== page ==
She begins in the first two chapters at the unproven assumptions and sloppy studies used to “prove” negative effects of pornography, strip clubs, and even “sexualized” imagery in mainstream media. Chapters 3 through 6 are devoted to distinguishing the various legal models around prostitution, demonstrating the practical and ethical failures of the various forms of legalization and criminalization, especially the “Swedish model” and its fallacious “end demand” ideology. Her overview of the history of prostitution in the 19th century American West shows how commercial sex provided many women with economic independence, even the wherewithal to help build their communities. She shines a skeptical light on the claims of “anti-trafficking” organizations, takes aim at various prohibitionist leaders – Melissa Farley, Julie Bindel, and Swanee Hunt of Demand Abolition – revealing their ruthless machinations and profiteering at the expense of sex workers and their families. Chapter 7 is a transcript of her appearance with Paris Lees before the UK parliament’s Home Affairs Select Committee in 2016, bookended by her observations and commentary.

“Sex, Lies & Statistics” is the book for anyone who needs to sort fact from fiction regarding sex work. Get it, read it, and share it!

If You Think “End Demand” is a “Progressive” Program, You Need to Read This

People who label themselves political or social progressives like to think of themselves as both forward-thinking and freedom-loving. That has not always been the case, however. Progressives have at times been divided on certain issues, just as they are today over sex workers’ rights. Those who currently favor the so-called “end demand” policies first instituted by Sweden in 1999 (hence its nicknames of “Swedish model” and “Nordic model”) follow a basic logic of social engineering:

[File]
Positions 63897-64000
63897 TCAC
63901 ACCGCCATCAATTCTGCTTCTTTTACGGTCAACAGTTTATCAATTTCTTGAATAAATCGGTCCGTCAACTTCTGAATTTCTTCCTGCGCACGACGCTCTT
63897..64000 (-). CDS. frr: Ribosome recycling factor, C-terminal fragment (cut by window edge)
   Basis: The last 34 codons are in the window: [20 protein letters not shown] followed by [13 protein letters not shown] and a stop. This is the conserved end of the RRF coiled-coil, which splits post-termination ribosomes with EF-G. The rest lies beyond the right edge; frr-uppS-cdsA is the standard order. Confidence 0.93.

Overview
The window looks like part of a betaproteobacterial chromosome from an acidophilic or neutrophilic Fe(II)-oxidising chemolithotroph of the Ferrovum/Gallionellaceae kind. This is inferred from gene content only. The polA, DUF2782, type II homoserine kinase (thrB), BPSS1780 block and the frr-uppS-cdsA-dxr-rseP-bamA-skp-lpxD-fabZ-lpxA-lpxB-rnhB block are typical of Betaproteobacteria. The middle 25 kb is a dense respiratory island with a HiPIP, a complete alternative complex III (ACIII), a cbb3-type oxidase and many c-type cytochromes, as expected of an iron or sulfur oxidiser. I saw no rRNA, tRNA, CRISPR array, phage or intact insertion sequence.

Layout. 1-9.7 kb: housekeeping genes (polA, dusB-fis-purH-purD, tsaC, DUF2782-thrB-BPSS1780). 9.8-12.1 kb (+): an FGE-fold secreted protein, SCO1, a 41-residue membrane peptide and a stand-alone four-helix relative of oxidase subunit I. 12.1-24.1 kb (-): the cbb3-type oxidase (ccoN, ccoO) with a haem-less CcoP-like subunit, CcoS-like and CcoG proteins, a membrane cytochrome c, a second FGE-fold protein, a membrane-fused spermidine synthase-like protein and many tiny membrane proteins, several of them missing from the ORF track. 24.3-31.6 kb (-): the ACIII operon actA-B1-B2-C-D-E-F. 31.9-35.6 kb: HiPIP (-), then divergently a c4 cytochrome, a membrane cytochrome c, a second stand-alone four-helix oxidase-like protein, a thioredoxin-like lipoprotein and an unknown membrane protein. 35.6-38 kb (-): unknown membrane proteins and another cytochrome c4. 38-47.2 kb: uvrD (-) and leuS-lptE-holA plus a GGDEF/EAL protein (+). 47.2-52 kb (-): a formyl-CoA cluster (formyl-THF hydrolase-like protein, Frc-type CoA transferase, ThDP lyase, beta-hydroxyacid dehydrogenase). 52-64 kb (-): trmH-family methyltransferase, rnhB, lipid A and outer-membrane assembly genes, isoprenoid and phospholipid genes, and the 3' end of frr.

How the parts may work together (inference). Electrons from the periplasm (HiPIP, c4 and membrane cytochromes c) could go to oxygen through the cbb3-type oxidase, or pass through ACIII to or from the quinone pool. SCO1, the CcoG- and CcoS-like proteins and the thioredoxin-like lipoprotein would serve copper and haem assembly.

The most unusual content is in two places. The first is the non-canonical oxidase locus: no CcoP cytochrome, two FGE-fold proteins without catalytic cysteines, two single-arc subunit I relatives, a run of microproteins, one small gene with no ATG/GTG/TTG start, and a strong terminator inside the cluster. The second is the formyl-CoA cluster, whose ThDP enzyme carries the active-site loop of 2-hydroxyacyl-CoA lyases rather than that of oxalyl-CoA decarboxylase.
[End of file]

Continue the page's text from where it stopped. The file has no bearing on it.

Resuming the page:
1. X is bad for society.
  2. If X were eliminated, it would benefit society.
  3. Therefore, government should institute policies for eliminating X.

Where this logic fails is in identifying “X” in utterly simplistic ways. Alcohol, for example, was considered “bad for society,” leading to failed experiments in prohibition which increased crime, thus making things worse for society. Homosexuals were (and in many places still are) branded as harmful deviants, subject to criminal penalties and dubious cures.

Progressives forget that, from the late 19th century until well past the end of World War II, there was a movement dedicated to improving humanity through a series of programs, all justified by the mantle of science. In fact, primitive forms of this form of social engineering had been practiced in ancient societies, and supported by philosophers like Plato. The ideas behind this organized movement began with an eminent scientist, motivated by his cousin Charles Darwin, and were promoted in many countries in Europe, the Americas, and Australia. In the United States, feminists and other progressives embraced the movement, leading to the adoption of laws in many states and the Federal government. In Great Britain, they found support across political lines, from conservatives like Winston Churchill to members of the Fabian Society. Sweden adopted elements of the movement’s agenda as part of the folkhemmet envisioned by Social Democrats and other reformers. Of course, the movement did have its critics, from public intellectuals like G. K Chesterton to notable scientists like Franz Boas and J. B. S. Haldane. Still, many embraced the ideas of the movement, even after witnessing its most brutal implementation in Nazi Germany.

That movement was eugenics.